Association of Teacher Qualification and Certification is a False One

Terrence Moore

September 1, 2003

The great English philosopher John Locke warned the world of the psychological phenomenon known as the association of ideas. Whenever two elements that have no natural connection are nonetheless presented to the mind simultaneously, the mind often associates them. Once an association is made, it is almost impossible to break. A child who is bitten by a cat, for example, may hate cats his whole life. His mind has associated cats with pain. Locke feared that false associations made by public opinion have an adverse effect on the entire society. He called upon intelligent people to examine the unquestioned associations of their culture. Most famously, he challenged the association between fatherly rule in the home and patriarchal rule in the society (kingship) and thus became the Founding Fathers’ favorite philosopher.

The danger of the association of ideas is still prevalent today. Everyone who tries to sell something is attempting to create an association in people’s minds that may flatly contradict the truth. Beer commercials feature women falling all over themselves to talk to a man who orders a certain kind of beer in a bar. They never show a drunk driver crashing his car or a college kid vomiting in a toilet or an overweight man drinking beer and belching while watching television on the couch, all far more likely results of beer-drinking.

The world of education has its share of false associations. The most egregious is probably the association between teacher certification and teacher qualification. Recently, the U.S. Department of Education has tried to break this false association. Secretary of Education Rod Paige has alerted the nation to the shortage of qualified teachers in this country. Qualified here refers to whether a person has a mastery of the subject matter he teaches. Not only are there fewer qualified teachers entering the job market, but a considerable number of certified, veteran teachers are in no way qualified to teach their subjects. Predictably, career administrators and teachers’ unions around the nation fulminate against these common-sense observations that have been decades in coming. They claim that teachers can only become qualified by first becoming certified. Let us examine the case for certified teachers.

Certification is granted to anyone who passes through one of the nation’s schools of education. True, certification is usually state-specific, but there are all kinds of agreements that allow a certified teacher in one state to move to another. The programs across the country are virtually the same. Students entering the education major have the lowest average SAT scores relative to other majors, usually around 900. For four years these students take classes in their major of dubious value. Half of them deal with child psychology or progressive pedagogy taught at the most basic level through mind-numbing textbooks. The other courses offer instruction in the most mundane aspects of teaching, such as making bulletin boards and using audio-visual equipment.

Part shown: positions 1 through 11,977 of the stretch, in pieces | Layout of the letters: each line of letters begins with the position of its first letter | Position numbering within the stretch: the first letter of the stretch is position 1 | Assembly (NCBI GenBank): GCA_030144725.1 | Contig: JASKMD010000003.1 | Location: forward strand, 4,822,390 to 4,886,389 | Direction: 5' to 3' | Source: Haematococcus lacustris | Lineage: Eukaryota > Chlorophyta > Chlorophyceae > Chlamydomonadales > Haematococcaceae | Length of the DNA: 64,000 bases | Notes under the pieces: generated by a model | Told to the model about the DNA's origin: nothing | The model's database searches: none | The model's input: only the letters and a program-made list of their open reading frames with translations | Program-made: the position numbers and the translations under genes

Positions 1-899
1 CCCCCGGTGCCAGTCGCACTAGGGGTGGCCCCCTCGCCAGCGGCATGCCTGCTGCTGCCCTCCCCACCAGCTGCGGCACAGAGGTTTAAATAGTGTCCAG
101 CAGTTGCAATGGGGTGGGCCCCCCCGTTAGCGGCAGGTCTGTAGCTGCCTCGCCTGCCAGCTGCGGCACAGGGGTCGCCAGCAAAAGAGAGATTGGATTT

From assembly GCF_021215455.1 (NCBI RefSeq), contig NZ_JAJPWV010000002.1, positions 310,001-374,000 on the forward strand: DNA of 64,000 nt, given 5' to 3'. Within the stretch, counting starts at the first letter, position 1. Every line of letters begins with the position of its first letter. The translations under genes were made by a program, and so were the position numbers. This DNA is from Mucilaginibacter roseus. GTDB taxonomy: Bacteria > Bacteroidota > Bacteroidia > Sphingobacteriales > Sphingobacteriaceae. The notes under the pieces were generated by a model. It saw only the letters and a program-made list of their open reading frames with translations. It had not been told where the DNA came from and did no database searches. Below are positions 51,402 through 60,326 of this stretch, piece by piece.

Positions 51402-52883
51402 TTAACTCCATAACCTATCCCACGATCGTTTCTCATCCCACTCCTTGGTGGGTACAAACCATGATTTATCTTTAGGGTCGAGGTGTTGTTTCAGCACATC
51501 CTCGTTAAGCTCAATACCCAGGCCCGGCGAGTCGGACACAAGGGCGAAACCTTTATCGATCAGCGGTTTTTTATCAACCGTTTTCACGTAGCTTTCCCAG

Those ed-school students who hope to teach in the middle and high schools also take courses in their “content area,” whether math or history or literature. These classes, however, are in large part only the introductory classes to the subject. A student might take a year of World History but not more specialized courses for majors such as “The French Revolution,” “The History of Greece and Rome,” and “The Revolution and Constitution.” The ed-school student who concentrates in history takes only about two-thirds of the classes in the subject he will teach compared to the history major. Moreover, part of the concentration may be satisfied by classes called something like “Teaching High School Mathematics” that are housed in the education school. The level of math in these courses is nothing compared to those taught in the actual mathematics department. Finally, ed-school students, because of the tremendous number of courses they must take in their department, are less able to take electives that would improve their understanding of the subject they will teach, in the case of history, literature, languages, and economics. Anyone who doubts the validity of these claims is free to read Rita Kramer’s Ed School Follies.

When I taught history at the university level, I noticed an extreme division in my classes. The history majors reveled in the subject, did all the reading, and had significant things to say in class. The ed-school students sat at the back of the class, had little to say, showed little sign of enjoying or mastering the material, and usually skimmed by with a C minus. Which group is more qualified to teach history to the nation’s children?

Terrence Moore is an Adjunct Fellow of the Ashbrook Center. He is the Principal of Ridgeview Classical Schools in Fort Collins.